Tuesday, August 9, 2011

Charles Needs Your Help

"Modern academics hope the populist appeal of the journal – called Household Words when it began in 1850, then changed to All the Year Round in 1859 when Dickens dropped his publisher and went it alone – can be rekindled. [...]
     The bicentenary of the birth of Dickens is on 7 February 2012. The tiny team at the University of Buckingham hope to have the journals online by then but, while the pages have been scanned, they now need to have the inevitable computer-made errors edited out – and for that only the human eye will do.[...]
     The sheer number of pages –30,000 – poses a problem when it comes to meeting the target date. So a call to the keyboard has gone out to all amateur copy editors with access to a computer." —Tracy McVeigh, Guardian
See related post here...
And here...

Monday, August 8, 2011

EX LIBRIS AD MYSTERIA: Weird Books and Beyond

From: Codex Seraphinianus

The Story of the Vivian Girls, in What is Known as the Realms of the Unreal, of the Glandeco-Angelinian War Storm Caused by the Child Slave Rebellion
by Henry Darger

"Henry Darger was a typical urban hermit: he worked as a janitor, he lived in a small apartment in Chicago for close to 40 years, never married, and kept to himself. After he died, however, in 1973, his former landlords discovered that Darger was a typical hermit with an atypical habit: he had been writing and illustrating a novel for years, and the tome was more than 15,000 pages long by the time he died. [...]

The Red Book
by Carl Jung

"[...] by using a technique of Jung’s own development that he called 'active imagination,' [...] he was visited by a male and female figure, whom he later identified as the prophet Elijah and Salome, who guided him through the process of delving into a collective unconscious.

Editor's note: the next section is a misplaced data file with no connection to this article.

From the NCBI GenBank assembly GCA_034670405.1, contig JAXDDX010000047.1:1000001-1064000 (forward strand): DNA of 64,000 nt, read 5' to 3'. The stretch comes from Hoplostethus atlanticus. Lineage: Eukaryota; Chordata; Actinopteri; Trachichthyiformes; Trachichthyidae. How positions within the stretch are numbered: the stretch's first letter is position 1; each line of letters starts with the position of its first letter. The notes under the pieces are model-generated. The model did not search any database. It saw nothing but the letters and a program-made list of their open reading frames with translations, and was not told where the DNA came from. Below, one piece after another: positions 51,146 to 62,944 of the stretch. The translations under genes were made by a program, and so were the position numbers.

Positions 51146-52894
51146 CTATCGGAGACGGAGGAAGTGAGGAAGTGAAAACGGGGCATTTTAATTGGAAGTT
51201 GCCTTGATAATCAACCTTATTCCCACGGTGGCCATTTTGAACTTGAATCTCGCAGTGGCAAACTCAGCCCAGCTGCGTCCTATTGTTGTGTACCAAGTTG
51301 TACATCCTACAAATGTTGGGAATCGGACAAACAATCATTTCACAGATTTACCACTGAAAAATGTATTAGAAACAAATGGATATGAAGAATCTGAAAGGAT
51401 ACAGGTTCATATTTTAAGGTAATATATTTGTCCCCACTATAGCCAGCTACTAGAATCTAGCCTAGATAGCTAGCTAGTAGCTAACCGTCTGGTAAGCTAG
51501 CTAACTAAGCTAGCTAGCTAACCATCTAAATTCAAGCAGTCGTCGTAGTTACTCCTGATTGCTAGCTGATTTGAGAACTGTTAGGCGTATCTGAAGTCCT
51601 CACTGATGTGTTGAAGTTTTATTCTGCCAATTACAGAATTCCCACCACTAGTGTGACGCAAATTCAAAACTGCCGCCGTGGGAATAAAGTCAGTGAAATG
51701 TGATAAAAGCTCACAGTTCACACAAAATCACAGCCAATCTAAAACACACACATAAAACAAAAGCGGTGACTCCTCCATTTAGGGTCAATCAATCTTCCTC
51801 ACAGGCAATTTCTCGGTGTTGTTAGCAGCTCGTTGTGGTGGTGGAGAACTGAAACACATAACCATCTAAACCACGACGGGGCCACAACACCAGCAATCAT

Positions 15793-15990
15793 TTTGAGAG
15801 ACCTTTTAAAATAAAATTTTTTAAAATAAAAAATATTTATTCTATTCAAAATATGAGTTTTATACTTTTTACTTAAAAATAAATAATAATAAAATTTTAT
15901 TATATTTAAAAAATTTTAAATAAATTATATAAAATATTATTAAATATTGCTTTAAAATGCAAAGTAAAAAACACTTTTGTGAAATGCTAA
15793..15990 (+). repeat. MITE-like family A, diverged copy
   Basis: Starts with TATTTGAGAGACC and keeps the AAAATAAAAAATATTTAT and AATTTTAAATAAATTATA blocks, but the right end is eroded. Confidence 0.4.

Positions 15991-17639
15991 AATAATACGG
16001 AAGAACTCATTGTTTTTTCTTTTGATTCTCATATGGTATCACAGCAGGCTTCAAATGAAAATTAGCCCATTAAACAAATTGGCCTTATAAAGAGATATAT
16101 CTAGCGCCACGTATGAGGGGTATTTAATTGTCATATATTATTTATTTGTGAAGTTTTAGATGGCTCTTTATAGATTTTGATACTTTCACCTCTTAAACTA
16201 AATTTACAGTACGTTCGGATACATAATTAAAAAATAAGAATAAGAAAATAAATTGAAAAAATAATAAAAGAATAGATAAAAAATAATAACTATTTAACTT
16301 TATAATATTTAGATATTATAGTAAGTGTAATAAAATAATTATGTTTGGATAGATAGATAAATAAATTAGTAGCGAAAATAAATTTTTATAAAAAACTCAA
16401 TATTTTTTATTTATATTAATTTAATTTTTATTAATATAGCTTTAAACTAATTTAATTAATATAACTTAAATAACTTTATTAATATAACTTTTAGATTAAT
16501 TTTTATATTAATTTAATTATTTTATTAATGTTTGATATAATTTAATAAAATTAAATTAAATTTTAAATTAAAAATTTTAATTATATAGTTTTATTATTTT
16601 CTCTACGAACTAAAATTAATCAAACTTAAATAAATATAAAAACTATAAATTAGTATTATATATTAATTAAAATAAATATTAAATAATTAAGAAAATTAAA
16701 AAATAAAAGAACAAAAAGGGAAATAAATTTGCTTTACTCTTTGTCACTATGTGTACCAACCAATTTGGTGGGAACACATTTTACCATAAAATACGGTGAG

Jung’s heirs kept the Red Book from being accessed for nearly eighty years, until 2001. It was finally published in 2009." — Business Pundit

Sunday, August 7, 2011

"Economists and financiers have a useful term of art: a Minsky moment. A Minsky moment, named after the late economist Hyman Minsky, occurs when investors, encouraged by easy credit and rising asset prices, borrow money in order to reap even greater profits. So long as prices continue to rise, these leveraged investors can make interest payments on their debt and still come out ahead—way ahead. If, or when, the bubble bursts, however, and prices fall, their creditors come calling. In order to answer these margin calls, investors must sell off assets. But since it takes many investors to make a bubble, many of whom will also have taken on considerable debt, when the market pops, many other suddenly overleveraged investors must also answer margin calls and sell off assets. Cruelly, this rush to sell drives down prices, meaning investors have to sell still more assets, which further drives down prices, which leads to more margin calls, which, in the context of a bursting bubble, leads to more fire sales, even lower prices, even more margin calls, and so on. A Minsky moment. Or, in common parlance, when the shit hits the fan." — John Marsh, The New Inquiry

Friday, August 5, 2011

Pushing Paper

Photo: Saachi Online

"Publishers should tantalize consumers by evoking books' sensory pleasures: the smell; the feel in your hands; that crisp, appealing crinkle of a turned page and smooth snap of a dust jacket. Publishers should elicit the joys of 'curling up with a book,' the satisfaction of seeing your library on a shelf in your bedroom — the years of your life marked by rows of colorful spines, the pages covered with marginalia. To do this, publishers could borrow vinyl enthusiasts' lines like, 'Records have a certain smell. You can't smell an MP3,' and, 'I associate certain records' smells with a certain summer, a particular girlfriend.' Audiophiles also discuss fidelity, how records sound undeniably better than MP3s. Surely there's a book analog waiting to be developed." — Aaron Gilbreath, Chicago Tribune

Wednesday, August 3, 2011

Control + Save

Photo: Michael Hale

"Brewster Kahle, 50, founded the nonprofit Internet Archive in 1996 to save a copy of every web page ever posted. Now the MIT-trained computer scientist and entrepreneur is expanding his effort to safeguard and share knowledge by trying to preserve a physical copy of every book ever published.
'There is always going to be a role for books,' said Kahle as he perched on the edge of a shipping container. Each container can hold about 40,000 volumes, the size of a branch library. 'We want to see books live forever.'" — CBC